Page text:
Divisibility rules OK!

Divisibility rules OK

And, no, this is nothing to do with Harry Potter’s invisibility cloak…

Times tables can be tricky, and there’s no substitute for learning them by heart. However, the divisibility rules can at least tell you whether an answer is definitely wrong. I’m a great believer in ‘sanity checking’ your work. Just ask yourself, “Is this crazy?” If it is, you’ll have to do the question again!

The divisibility rules are quite simple (except for the ones for 7 and 8). They tell you whether a number can be divided by any number from 1 to 10. They’re most useful when simplifying fractions…or when you’re struggling to remember your times tables!

  1. Must be a whole number, eg 2, but not 2.5.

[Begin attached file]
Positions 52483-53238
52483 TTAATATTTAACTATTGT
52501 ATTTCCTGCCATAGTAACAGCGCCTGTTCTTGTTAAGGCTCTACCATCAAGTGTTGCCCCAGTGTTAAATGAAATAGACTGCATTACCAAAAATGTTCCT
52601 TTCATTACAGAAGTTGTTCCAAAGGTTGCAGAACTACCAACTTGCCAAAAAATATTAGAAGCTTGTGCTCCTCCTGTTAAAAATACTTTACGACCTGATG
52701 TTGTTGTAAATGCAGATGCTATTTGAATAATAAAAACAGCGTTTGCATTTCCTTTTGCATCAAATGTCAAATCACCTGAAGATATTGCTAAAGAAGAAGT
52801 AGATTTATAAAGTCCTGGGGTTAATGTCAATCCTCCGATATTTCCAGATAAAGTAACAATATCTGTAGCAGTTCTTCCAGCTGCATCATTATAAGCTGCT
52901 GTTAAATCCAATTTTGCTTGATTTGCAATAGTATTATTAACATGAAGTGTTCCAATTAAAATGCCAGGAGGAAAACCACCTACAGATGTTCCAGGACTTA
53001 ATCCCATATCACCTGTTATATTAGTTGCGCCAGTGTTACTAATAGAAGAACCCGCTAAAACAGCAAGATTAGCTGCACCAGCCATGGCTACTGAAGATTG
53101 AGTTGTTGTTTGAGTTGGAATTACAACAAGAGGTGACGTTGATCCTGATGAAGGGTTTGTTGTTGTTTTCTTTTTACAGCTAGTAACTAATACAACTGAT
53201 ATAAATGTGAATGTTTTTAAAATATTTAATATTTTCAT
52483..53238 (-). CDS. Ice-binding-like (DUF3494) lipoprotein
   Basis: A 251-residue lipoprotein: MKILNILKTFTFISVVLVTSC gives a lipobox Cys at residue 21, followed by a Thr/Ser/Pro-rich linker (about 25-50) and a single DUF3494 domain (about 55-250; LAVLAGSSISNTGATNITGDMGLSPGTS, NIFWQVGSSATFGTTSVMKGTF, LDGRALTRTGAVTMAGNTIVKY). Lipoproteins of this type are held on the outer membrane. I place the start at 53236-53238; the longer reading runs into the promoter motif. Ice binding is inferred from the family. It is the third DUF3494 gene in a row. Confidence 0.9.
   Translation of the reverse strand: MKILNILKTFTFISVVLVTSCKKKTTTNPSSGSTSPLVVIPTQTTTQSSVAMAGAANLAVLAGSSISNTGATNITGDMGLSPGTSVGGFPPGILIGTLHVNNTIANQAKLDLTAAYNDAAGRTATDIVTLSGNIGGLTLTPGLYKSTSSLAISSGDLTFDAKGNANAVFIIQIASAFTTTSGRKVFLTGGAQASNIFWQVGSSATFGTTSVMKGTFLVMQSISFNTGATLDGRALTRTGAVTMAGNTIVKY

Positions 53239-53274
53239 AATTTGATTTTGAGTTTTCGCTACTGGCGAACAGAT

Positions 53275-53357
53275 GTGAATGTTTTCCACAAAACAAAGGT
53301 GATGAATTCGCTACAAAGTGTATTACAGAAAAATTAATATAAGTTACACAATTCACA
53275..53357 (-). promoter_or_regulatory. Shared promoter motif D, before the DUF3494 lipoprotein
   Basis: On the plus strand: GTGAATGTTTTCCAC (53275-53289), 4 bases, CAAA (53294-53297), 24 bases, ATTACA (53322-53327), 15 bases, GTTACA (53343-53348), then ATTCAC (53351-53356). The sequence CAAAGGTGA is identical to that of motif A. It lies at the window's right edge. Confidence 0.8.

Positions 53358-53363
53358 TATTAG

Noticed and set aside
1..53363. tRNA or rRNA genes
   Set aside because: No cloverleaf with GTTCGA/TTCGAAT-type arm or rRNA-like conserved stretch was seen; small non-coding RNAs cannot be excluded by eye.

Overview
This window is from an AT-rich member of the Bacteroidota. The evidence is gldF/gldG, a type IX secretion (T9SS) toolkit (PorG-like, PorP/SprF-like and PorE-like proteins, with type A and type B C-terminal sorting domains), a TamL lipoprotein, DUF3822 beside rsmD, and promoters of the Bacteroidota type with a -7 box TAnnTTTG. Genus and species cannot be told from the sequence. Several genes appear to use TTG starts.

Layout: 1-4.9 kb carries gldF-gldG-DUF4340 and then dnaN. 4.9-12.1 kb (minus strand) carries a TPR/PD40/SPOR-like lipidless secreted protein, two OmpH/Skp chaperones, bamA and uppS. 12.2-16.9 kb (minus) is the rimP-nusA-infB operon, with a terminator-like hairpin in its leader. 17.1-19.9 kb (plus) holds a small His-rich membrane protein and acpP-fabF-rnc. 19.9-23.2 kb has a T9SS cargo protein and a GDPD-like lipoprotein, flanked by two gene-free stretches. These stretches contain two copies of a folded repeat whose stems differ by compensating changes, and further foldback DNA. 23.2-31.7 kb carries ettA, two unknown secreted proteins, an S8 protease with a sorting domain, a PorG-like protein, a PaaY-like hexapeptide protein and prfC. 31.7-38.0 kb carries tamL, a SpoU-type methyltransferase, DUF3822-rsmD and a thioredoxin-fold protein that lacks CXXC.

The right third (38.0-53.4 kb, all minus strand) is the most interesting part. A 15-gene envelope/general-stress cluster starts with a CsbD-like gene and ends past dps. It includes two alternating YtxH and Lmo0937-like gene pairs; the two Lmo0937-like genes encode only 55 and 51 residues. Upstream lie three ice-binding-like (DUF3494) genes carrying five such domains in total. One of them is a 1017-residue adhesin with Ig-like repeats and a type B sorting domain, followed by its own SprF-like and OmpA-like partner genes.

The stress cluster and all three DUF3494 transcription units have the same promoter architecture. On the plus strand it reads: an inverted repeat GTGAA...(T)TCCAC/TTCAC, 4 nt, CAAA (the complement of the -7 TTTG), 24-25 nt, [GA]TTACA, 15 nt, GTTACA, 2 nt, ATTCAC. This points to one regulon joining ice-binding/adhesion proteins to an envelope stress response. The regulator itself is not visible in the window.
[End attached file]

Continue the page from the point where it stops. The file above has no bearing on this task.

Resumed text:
2. Must be an even number ending in 0, 2, 4, 6 or 8, eg 22, but not 23.
  3. The sum of the digits must be divisible by 3, eg 66, but not 67.
  4. The number formed by the last two digits must be ’00’ or divisible by 8, eg 500 or 504, but not 503.
  5. Must end in 5 or 0, eg 60, but not 61.
  6. Must be divisible by both 2 and 3, eg 18, but not 23.
  7. If you double the last digit and take this away from the number formed by the rest of the digits, the result must be 0 or divisible by 7, eg 672 (2 x 2 = 4, and 67 – 4 = 63, which is divisible by 7), but not 674.
  8. The number formed by the last three digits must be ’00’ or divisible by 8, eg 5,000 or 5,008, but not 5,003.
  9. The sum of the digits must be divisible by 9, eg 666, but not 667.
  10. Must end in 0, eg 110, but not 111.

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